The portfolio is used to monitor your progress and help you identify areas for your improvement. Make sure you log all of your clinical activity, tutorials and reflections meticulously. I kept a tally in my surgery and if you’re nice to your nurse, she’ll do it for you! You have to complete certain sections before the end of the month and after a certain date, they will get locked. For the first few months, I created reminders for myself to complete this but it soon became a habit. 


Loupes are a fantastic addition to a dentist’s armamentarium. I cannot emphasise the difference they make to the quality of your clinical work and posture. It’s a huge expense when you’re straight out of dental school and when the GDC’s annual retention fee has burned a hole through your wallet but they are worth it! 

It’s OK to Feel Overwhelmed 

If like me, you went straight from school to University and have never had a full-time job, DFT will be exhausting. Don’t be alarmed if for the first few months, you come home and just fall asleep. The first few months of DFT will be physically and mentally exhausting.

You will:
  • Be working full-time
  • Possibly have re-located 
  • Learning clinical and non-clinical skills at an incredibly fast rate
  • Getting used to a new environment and finding your role
  • Meeting new people
  • Completing coursework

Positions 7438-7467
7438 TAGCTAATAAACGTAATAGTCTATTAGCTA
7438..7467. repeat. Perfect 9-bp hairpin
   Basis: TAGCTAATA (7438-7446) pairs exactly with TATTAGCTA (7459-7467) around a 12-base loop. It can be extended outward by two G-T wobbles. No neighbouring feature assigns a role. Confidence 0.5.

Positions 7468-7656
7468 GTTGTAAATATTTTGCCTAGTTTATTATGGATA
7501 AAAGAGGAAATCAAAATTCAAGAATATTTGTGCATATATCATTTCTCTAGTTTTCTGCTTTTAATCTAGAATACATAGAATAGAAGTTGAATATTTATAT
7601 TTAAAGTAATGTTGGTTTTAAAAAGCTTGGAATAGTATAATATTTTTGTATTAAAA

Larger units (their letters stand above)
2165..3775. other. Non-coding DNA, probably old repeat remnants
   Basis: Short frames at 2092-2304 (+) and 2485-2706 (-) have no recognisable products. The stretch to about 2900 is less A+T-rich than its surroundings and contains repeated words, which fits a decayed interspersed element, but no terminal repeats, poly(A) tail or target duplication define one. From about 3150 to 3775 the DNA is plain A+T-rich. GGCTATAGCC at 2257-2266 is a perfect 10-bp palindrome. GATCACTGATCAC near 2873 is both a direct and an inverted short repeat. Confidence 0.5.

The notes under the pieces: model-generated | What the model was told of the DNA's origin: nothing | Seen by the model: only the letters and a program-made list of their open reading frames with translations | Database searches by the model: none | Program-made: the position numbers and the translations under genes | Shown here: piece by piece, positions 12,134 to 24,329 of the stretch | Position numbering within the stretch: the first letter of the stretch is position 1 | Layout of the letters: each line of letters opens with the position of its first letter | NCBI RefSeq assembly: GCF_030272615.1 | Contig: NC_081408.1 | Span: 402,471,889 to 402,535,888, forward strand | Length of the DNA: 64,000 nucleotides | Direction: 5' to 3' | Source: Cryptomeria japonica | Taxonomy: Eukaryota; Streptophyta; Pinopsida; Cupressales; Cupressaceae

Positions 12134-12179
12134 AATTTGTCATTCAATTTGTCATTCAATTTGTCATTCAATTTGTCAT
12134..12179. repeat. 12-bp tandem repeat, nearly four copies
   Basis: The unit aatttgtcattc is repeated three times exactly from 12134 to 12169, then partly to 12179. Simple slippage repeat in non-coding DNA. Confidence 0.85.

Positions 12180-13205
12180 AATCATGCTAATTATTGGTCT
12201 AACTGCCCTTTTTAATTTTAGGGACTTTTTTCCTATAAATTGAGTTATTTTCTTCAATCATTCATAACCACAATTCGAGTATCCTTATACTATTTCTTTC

• Keeping up to date with the e-portfolio 
  • Having a personal life 
Be kind to yourself and take time out. Speaking of which, take annual leave throughout the year rather than saving it all for the end. This helps prevent burnout. Remember that your fellow FDs on your scheme are going through the same thing, connect with them – sharing a problem is a problem halved! 

Don’t be Afraid to Try New Things

At dental school, you may have only used one type of obturation system or just one type of post system. Chances are, your ES will have access to equipment that you’ve not used before. Here’s your chance to use it! Of course, observe first and then give it a go. 

Learn to Reflect

You’ve probably done some in dental school but be prepared to do a whole lot more. Initially, I saw it as a tick-box exercise and just wanted to get it over and done with until, my ES introduced me to the Gibbs’ reflective cycle. I urge you to take a step back after a long day and use the Gibbs’ reflective cycle to think about your day. It helps you make sense of the things that happened, what role you played, what you could have done better and what you excelled in – it’ll help you become a better clinician. 

When Should I sit the MJDF/MFDS Part 1?

The MJDF part 1 has two sittings: October and April. I would definitely recommend sitting this exam in your FD year as the knowledge you require is very similar to your finals. I chose to sit the exam in April (which got postponed due to the pandemic) because I wanted to completely focus on finding my feet as a FD. Some of my friends sat the exam in October and passed and were glad to have done it earlier on. 

Do you have any questions about getting into Dental Foundation Training? Please leave them below